Employment & Labor Insider

Employment & Labor Insider

Legalese is not spoken here

Is telecommuting a reasonable accommodation, or is it not?

Posted in Americans with Disabilities Act, Discrimination

Inquiring minds want to know!

In the context of a lawsuit brought under the Americans with Disabilities Act, a recent court decision says that “regular attendance” is an essential function of the job. But what is “regular attendance”?

Which made me think of this:

(I promise – this is neither a pro- nor an anti-Hilary Clinton post, but I couldn’t resist the tie-in during this week of her big announcement.)

Back on topic: I was tickled to death to see that Ford Motor Company was vindicated last Friday in the telecommuting/accommodation lawsuit brought by the Equal Employment Opportunity Commission. I’ve posted about the case, brought under the Americans with Disabilities Act, here and here, and on Friday, the full U.S. Court of Appeals for the Sixth Circuit affirmed dismissal of the lawsuit.

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BREAKING!!!! EEOC issues proposed “wellness” regs

Posted in Americans with Disabilities Act, Genetic Information Non-Discrimination Act, GINA

Law360 just reported that the EEOC has issued its long-awaited proposed rule on wellness programs and the Americans with Disabilities Act. The official version will be published Monday in the Federal Register.

I am out today and tomorrow to present some seminars, but I will have a full post on this as soon as I’ve had a chance to review. Meanwhile, here is a sneak peek of the proposed rule.

Quickie elections, ASAP!

Posted in Labor Relations

The National Labor Relations Board’s so-called “quickie election” rule, providing for expedited union votes, took effect yesterday. I can’t improve on what David Phippen of our Metro-Washington D.C. office posted about it here in December after the rule was first issued, so here ya go!

One of EEOC’s first transgender lawsuits has settled

Posted in Discrimination, Gender Identity Discrimination

Last September, I posted that the EEOC had filed its first two lawsuits against private employers alleging discrimination based on gender identity.

The EEOC announced this week that one of the lawsuits — against Lakeland Eye Clinic of Florida — has settled. The Clinic has agreed to make two payments of $75,000 to Brandi Branson, who had been the Clinic’s Director of Hearing Please Pay HereServices. According to the lawsuit, Ms. Branson was hired as a male and began transitioning to female after about six months on the job. The lawsuit claimed that doctors all but stopped referring patients to her and that her position was eventually eliminated in a bogus “RIF.” (A replacement was reportedly hired into the “eliminated” position only two months later.)

The EEOC alleged that the Clinic violated Title VII by discriminating against Ms. Branson because of her sex (failure to conform to gender stereotypes).

In addition to the payments, the Clinic has agreed to adopt a policy against discrimination because of gender identity or gender stereotyping, and to conduct training for management and employees on the subject.

The other EEOC lawsuit, against a funeral home operation in the Detroit area, is still pending.

In case you had not noticed, the federal government is serious about LGBT issues. In addition to these two EEOC lawsuits, the Office of Federal Contract Compliance Programs now requires federal contractors to include sexual orientation and gender identity as protected classes in EO statements, purchase orders, and other required documentation, and to provide training. And EEOC Commissioner Chai Feldblum reported last October that charges alleging LGBT discrimination are on the increase.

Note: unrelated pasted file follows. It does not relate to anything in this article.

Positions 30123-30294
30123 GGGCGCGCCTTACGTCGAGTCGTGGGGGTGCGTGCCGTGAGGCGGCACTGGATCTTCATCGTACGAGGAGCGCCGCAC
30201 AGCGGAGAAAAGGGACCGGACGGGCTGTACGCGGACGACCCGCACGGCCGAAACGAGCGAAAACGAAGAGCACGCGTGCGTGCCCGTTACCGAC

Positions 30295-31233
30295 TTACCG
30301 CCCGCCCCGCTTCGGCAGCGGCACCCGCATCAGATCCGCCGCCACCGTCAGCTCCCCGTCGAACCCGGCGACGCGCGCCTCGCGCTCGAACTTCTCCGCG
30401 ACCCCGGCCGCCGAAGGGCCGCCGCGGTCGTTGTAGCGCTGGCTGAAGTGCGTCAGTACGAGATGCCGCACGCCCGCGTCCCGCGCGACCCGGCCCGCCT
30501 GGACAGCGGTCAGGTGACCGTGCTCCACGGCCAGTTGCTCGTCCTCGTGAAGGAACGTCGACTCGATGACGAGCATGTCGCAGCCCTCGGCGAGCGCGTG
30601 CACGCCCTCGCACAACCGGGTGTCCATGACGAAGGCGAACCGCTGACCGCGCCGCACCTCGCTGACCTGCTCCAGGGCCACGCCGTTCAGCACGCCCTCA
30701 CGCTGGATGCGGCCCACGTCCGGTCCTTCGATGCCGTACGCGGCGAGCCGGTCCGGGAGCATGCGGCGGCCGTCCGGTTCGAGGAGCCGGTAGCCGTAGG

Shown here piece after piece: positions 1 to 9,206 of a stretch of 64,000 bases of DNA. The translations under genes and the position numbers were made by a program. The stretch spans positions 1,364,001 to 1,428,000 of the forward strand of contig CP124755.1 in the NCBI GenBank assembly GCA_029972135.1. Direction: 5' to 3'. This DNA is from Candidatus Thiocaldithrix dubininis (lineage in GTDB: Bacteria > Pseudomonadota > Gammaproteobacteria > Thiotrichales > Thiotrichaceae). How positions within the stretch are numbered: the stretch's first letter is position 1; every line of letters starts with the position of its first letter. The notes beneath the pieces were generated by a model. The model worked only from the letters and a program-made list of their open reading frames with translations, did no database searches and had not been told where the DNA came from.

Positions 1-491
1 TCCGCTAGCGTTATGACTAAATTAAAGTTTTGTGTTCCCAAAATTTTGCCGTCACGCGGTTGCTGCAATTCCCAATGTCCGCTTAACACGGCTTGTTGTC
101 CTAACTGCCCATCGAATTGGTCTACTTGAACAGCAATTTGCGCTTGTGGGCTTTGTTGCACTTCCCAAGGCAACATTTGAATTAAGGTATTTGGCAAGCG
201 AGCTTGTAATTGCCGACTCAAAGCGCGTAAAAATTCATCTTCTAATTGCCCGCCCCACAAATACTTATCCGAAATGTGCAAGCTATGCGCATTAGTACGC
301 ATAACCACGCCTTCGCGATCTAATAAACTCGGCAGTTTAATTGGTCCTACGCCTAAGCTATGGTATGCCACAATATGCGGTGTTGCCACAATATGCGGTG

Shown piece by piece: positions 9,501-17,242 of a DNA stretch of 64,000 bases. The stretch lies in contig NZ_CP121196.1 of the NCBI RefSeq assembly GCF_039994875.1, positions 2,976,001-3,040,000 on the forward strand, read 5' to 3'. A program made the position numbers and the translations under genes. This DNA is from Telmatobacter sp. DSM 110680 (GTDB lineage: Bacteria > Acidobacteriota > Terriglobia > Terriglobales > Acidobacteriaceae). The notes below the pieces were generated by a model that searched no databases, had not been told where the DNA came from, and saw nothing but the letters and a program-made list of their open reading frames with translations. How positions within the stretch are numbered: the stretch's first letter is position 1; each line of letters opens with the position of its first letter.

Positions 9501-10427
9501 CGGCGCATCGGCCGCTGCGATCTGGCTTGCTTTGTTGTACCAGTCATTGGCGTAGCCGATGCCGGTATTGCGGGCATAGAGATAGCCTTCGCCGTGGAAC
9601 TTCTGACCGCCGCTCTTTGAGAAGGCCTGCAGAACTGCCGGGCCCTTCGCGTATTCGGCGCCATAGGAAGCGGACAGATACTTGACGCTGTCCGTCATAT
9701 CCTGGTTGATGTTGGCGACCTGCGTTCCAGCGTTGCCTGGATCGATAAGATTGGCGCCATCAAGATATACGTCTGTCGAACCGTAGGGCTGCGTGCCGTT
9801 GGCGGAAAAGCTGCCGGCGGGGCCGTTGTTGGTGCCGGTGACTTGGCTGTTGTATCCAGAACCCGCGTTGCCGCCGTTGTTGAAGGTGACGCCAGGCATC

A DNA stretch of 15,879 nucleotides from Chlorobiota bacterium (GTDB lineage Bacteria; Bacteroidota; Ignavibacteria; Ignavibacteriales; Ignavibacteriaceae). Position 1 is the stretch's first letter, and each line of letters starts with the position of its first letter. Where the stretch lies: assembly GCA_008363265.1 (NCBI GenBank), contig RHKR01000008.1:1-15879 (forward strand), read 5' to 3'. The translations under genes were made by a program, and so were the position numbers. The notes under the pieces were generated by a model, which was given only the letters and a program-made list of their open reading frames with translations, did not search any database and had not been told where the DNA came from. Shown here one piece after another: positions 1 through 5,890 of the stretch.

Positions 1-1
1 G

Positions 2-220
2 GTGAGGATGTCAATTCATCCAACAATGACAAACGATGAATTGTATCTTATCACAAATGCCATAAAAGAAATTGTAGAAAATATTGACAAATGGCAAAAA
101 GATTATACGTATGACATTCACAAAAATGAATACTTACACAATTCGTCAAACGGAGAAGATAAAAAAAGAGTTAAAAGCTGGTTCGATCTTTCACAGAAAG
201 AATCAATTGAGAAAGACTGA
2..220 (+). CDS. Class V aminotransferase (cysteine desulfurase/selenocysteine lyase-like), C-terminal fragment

That having been said, it remains to be determined by the courts how far Title VII’s ban on “sex discrimination” applies to LGBT discrimination. There is no federal statute explicitly barring LGBT discrimination. A number of courts have found that Title VII’s ban on sex discrimination does apply to discrimination based on failure to conform to gender stereotypes and norms — precisely the issue involved in the two EEOC lawsuits. But it’s far less clear that Title VII applies to garden-variety “sexual orientation discrimination” where no “gender stereotyping” is involved.

Image credit: From flickr, Creative Commons license, by Steven Depolo.

New kids on the block!

Posted in Constangy News

Welcome to our newest attorneys, who have joined us since our initial expansion in early March:

Fireworks.flickrCC.DonaldPardue

We are booming!

Atlanta

In Atlanta, we welcome Tamika Nordstrom, Erica Mason, and Katie Kelley.

Fairfax-Metro Washington D.C.

Greetings and salutations to Theresa Connolly, who has joined our Fairfax-Metro Washington D.C. Office.

Kansas City

And we are delighted to have Evan Jarrold in our Kansas City Office.

New York City

Finally, we welcome the newest attorneys in our new New York City Office, headed by Anjie Cabrera — Taren Greenidge, Naveen Kabir, and JP Kernisan.

Tamika, Erica, Katie, Theresa, Evan, Taren, Naveen, and JP – we are glad to have you all with us!

Image credit: From flickr, Creative Commons license: Fireworks by Donald Pardue.

A lesson from Twitter sex-bias lawsuit: Post those jobs!

Posted in Affirmative Action, Class actions, Discrimination

Should an employer post high-level vacancies? Do Twitter birds fly?

Shortly before Ellen Pao lost started a “conversation” about sex discrimination in the tech industry, yet another lawsuit was filed alleging sex discrimination in the tech industry. In the latest one, software engineer Tina Huang has sued Twitter in California on behalf of herself and other female employees.

Twitter Bird.flickrCC.CreativeTools

“A class action? Against a cute little bird like me?”

I have read the complaint, and I expect Twitter to have “another side to the story” (or the complete story?) when it gets its chance to respond. At this point, I’m from Missouri.

But Ms. Huang’s lawsuit raises an issue that I don’t believe I’ve ever posted about before – the importance of posting vacant jobs, even at the top levels.

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Pregnancy accommodation FAQs for employers